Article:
The novel is populated with rich, well developed characters. I loved Lizzie, a “bondmaid” in the Murray home, and Mabel, from the market. Tilda and her brother Bill, both irascible, are intriguing characters; Tilda becomes deeply involved in the women’s suffrage movement and Esme flutters around the edges, resisting Tilda’s attempts to become more radical.

We follow Esme from childhood to womanhood and the Dictionary follows pace. Esme remains fascinated with words and collects “lost words” that never make it into the dictionary. We experience her joys and her heartbreaks and more than once I found myself crying with Esme and celebrating her joys. This is a book to be savored.

Not to leave out nonfiction, I’m reading a 2009 book, Last Days of Last Island by Bill Dixon which tells the story of the monster 1856 hurricane that obliterated a popular barrier island on the Louisiana Gulf Coast which was the summer playground for sugar planters, important politicians and businessmen. It’s well researched and the narrative structure reads much like a David McCullough book. 

Me and my stack of books are packing up tomorrow and heading to Acadiana to sit on the bayou for a week and recharge. I won’t be paying attention to any confirmation hearings, presidential races, or anything at all for five days. Glorious!

Pat Austin blogs at And So it Goes in Shreveport and is the author of Cane River Bohemia: Cammie Henry and her Circle at Melrose Plantation. Follow her on Instagram @patbecker25 and Twitter @paustin110.

Governments cannot eliminate risk without eliminating freedom

This whole government overreaction to the Coronavirus pandemic has proved that the only way government can minimize risk is by minimizing freedom.   There is no other way for governments to minimize risk.  These lockdowns by states and municipalities, which are meant to minimize the risks associated with a supposedly deadly virus spreading wildly throughout their population, have resulted in the almost total loss of freedom for the majority of individuals living in this country.  This loss of freedom has resulted in tremendous harm to the individuals who have lost freedom and to the country as a whole.

Exercising your freedom naturally results in some form of risk.  It is something we as individuals all understand.  Throughout every day we make decisions based on this fundamental truth. We weigh the risks versus the benefits every time we decide to exercise out freedom.  The only person qualified to weigh the risks of exercising our freedom is each and every individual.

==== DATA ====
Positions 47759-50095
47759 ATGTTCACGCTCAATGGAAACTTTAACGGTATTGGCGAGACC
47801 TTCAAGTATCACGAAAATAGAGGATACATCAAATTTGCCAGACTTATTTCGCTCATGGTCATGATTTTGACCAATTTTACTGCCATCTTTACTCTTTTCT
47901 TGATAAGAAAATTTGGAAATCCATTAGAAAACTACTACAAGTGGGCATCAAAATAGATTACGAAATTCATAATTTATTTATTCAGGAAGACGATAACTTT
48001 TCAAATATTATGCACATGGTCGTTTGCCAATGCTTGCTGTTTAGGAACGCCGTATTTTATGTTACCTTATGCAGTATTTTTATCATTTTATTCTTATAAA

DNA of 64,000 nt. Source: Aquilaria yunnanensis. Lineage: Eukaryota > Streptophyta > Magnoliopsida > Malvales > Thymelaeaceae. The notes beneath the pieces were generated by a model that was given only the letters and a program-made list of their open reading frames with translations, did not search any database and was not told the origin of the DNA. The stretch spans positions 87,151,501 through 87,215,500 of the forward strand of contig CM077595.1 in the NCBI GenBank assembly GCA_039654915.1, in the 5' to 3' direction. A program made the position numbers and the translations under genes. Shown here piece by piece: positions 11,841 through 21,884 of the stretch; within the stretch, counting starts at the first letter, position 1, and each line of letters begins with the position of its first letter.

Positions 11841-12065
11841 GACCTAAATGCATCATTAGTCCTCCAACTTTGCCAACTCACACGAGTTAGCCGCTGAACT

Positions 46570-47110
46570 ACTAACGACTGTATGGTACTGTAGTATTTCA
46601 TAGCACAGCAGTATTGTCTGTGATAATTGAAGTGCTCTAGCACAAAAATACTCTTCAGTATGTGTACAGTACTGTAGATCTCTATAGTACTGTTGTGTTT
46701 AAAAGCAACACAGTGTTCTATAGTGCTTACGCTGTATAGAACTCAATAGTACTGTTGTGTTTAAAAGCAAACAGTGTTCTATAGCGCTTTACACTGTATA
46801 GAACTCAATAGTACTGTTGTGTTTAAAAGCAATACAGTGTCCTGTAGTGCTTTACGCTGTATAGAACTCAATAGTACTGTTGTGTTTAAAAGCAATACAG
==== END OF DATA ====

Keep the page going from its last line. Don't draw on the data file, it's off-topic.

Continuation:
An honest and thorough investigation of history will confirm that when government, even at the most local, attempts to decide for others which risks are more acceptable than others, government does a terrible job.  California, New York, and Massachusetts, with their disastrous lockdowns, have proved that governors of states do a tremendously poor job making these decisions for us.  It is far worse for every individual in the United States when the Federal Government attempts to minimize risk for us.  We should all be extremely grateful that President Trump followed the Constitution and did not lockdown the entire country.

Freedom used to be a concept that was universally cherished by everyone in this nation.  Sadly that no longer is true thanks to the brainwashing that has been taking place in our colleges and universities for decades.  Far too many individuals meekly accept the freedom destroying restrictions placed on them to minimize the risks associated with Coronavirus.  It turns out that Coronavirus is far less deadly than the media and so called experts make it out to be.  Even if it was far deadlier than it actually is that would not justify any freedom destroying restrictions.   Earlier generations would not have put up with these restrictions.

Report from Louisiana: Phase 3

By:  Pat Austin

SHREVEPORT – Governor John Bel Edwards moved Louisiana into Phase 3 last week, but not everyone is happy about that, and with good reason.

In some ways, Phase 3 is stricter than Phase 2. For example, in Phase 2, bars are closed to on-site consumption, unless they are also serving food.  Restaurants were able to open and serve alcohol at 50% capacity.

Under Phase 3, the capacity for restaurants moves up to 75%, however now all alcohol must be served only at tables; so, if you’re a restaurant with a bar area where people eat at the bar, nope. You have to sit at a table.

And under Phase 3, bars can now open to 25% capacity or 50 people, whichever is smaller, but no alcohol can be sold in either bars or restaurants after 10 p.m., and all establishments must be clear of patrons by 11 p.m.

Live music and dancing are forbidden.

Now, local mayors can go back to a previous phase if it is stricter than the one currently in place, so perhaps local mayors should consider going back to Phase 2 where bars and restaurants could serve alcohol after ten.

High Schools are going ahead with football games beginning in a couple of weeks with “social distancing encouraged” in the stands. In New Orleans, Mayor LaToya Cantrell is keeping her city in Phase 2, and has disallowed all alcohol consumption in bars. There will also be no prep football in New Orleans in Phase 2.